Anytime we hear about someone who suffers from a chronic disease, it’s easy to use the disease as a label to describe the person: “There's so and so, she has cancer,” or “He’s a diabetic.” Everyone is guilty of doing this at one time or another, and I have noticed that many doctors unknowingly make this mistake, too.
Are we just our diseases or are we more? When I look into the mirror, it reflects back a person, not a disease.
I am Cortney and I have had type 1 and type 2 diabetes for just under 30 years. I have been diagnosed with end-stage renal disease (ESRD, or kidney failure) and have been on dialysis for almost two years. When I look into my mirror, I don’t just see a failing pancreas and two kidneys that have been laid off. I don’t just see a very sickly person who might die. I see a woman and a mother whose life and personality have many different dimensions. A woman with a family that needs her more than ever.
It wasn’t always that way. In the beginning, when I was going through hemodialysis and had more than 15 graft surgeries and 17 tunneled catheter procedures, I felt like my illness was stamped across my forehead and imprinted on my heart. End-stage renal disease and hemodialysis seemed to have taken over my whole life. I was a patient. I barely remembered who I was before the disease.
Eventually, I’d finally had enough of being defined by my disease. I needed to take charge of my life. The first time I spoke up about what I wanted in regard to my treatment, my doctors were stunned. I took control and it was the best choice I had ever made--I think it may have saved my life. For the first time since I began dialysis, my doctors saw me as a whole person--a mother, an individual--and not just as a patient. Even more importantly, I was seeing myself as more than just my disease. Gaining my voice gave me back the parts of my life that I had missed. I was Cortney again, not just the lady with ESRD on dialysis. My disease no longer consumed my whole life.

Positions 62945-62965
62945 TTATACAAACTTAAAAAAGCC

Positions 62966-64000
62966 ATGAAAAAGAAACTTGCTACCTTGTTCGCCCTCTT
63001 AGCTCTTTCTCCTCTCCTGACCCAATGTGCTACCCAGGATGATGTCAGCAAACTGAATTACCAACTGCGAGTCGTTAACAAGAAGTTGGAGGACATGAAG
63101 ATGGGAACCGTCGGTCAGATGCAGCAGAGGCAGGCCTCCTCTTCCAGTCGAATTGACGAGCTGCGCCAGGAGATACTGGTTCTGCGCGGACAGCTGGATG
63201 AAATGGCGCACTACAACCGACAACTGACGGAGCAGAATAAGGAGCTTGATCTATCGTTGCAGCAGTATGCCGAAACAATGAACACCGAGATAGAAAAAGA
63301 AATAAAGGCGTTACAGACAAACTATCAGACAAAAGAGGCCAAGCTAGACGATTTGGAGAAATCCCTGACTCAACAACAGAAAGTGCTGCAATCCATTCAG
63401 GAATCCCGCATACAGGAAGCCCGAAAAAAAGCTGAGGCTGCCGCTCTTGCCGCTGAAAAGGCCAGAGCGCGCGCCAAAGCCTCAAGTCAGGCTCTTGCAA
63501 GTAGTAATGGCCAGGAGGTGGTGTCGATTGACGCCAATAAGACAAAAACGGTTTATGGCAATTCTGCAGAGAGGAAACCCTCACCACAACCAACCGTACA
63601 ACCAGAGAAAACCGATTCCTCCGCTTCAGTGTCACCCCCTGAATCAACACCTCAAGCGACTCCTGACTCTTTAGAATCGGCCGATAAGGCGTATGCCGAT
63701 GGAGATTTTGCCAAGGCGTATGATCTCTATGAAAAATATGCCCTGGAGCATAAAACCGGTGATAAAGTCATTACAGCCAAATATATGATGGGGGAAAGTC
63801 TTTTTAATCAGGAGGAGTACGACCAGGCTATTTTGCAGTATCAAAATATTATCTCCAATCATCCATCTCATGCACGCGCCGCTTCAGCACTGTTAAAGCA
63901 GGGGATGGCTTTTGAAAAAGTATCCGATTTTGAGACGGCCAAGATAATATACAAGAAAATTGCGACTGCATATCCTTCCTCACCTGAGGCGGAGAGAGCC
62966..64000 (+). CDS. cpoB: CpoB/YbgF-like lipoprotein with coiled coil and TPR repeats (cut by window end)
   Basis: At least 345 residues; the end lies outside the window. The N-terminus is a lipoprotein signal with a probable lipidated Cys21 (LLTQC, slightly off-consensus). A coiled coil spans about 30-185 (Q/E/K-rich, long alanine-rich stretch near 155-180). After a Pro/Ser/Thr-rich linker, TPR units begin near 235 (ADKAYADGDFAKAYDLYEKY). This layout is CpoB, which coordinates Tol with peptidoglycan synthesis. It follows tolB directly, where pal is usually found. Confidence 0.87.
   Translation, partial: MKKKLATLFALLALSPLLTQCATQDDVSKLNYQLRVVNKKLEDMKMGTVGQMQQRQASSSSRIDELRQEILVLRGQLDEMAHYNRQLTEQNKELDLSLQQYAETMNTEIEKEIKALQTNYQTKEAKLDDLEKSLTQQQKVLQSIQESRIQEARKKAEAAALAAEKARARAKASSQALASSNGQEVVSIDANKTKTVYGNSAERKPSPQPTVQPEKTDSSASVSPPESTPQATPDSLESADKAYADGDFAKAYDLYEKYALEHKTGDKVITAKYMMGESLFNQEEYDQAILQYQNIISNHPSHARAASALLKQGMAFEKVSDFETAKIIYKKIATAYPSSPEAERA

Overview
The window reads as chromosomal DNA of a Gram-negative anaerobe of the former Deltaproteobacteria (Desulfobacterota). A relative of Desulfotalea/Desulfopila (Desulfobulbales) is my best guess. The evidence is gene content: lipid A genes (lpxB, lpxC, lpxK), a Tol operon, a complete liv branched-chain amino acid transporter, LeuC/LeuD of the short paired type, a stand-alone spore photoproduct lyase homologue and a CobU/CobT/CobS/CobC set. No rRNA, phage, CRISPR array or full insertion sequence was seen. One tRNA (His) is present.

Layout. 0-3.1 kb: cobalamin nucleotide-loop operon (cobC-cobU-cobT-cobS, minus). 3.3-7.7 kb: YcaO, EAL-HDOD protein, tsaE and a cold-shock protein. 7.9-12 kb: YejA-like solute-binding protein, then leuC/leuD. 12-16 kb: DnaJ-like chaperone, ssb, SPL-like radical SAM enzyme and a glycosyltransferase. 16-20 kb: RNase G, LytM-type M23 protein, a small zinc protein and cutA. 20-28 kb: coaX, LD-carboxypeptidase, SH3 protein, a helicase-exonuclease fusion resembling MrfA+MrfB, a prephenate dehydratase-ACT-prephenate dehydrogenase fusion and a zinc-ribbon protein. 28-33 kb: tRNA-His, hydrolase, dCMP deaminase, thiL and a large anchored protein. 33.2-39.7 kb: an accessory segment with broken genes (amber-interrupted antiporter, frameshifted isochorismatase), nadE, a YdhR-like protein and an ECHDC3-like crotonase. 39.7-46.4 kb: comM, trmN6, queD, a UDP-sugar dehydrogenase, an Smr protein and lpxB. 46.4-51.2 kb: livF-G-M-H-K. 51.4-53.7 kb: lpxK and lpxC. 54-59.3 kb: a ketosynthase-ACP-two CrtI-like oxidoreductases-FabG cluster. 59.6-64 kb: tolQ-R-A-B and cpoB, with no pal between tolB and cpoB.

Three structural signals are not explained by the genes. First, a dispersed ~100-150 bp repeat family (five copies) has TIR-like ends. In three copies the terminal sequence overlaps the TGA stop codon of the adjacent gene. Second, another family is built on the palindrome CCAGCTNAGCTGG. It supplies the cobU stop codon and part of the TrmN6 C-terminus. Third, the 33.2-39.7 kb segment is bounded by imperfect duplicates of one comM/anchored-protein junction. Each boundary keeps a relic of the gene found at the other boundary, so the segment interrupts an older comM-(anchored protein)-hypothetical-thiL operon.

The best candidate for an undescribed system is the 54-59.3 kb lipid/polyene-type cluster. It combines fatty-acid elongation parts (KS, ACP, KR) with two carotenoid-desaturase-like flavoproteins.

I call myself “dialysis mom,” but what I really mean is, “I a mom who is on dialysis.” I am a mother first and foremost. I am the girlfriend of a very strong man who has stood beside me through surgeries, procedures, and numerous hospital visits and stays. I am also an artist, a crafty person of several different trades, and I have a background in human resources. I speak two languages, German and English. I studied German literature, English and mathematics when I was in college. I am an active parent in my son’s life and the life of my boyfriend’s 17-year-old son. I was treasurer and assistant to the den leader and scoutmaster in my son’s Cub Scout troop. All while having this illness.
Most recently, I became a blogger. I felt a need to reach others like myself and felt I could possibly help those in similar circumstances with any chronic illness, not just ESRD. I know firsthand how difficult it is to crawl out from the shadow that a disease like ESRD can cast. I also know what it is like to not have a voice and to constantly have to remind others not to pity me--not to see me just as a patient with a chronic illness. My advice to others is to remember who you are. I am Cortney, and this is my life as a dialysis mom, not just a dialysis patient.
Cortney Smith is, among many other things, a blogger. Her blog, The Dialysis Mom, can be found at www.cortneysmith.net.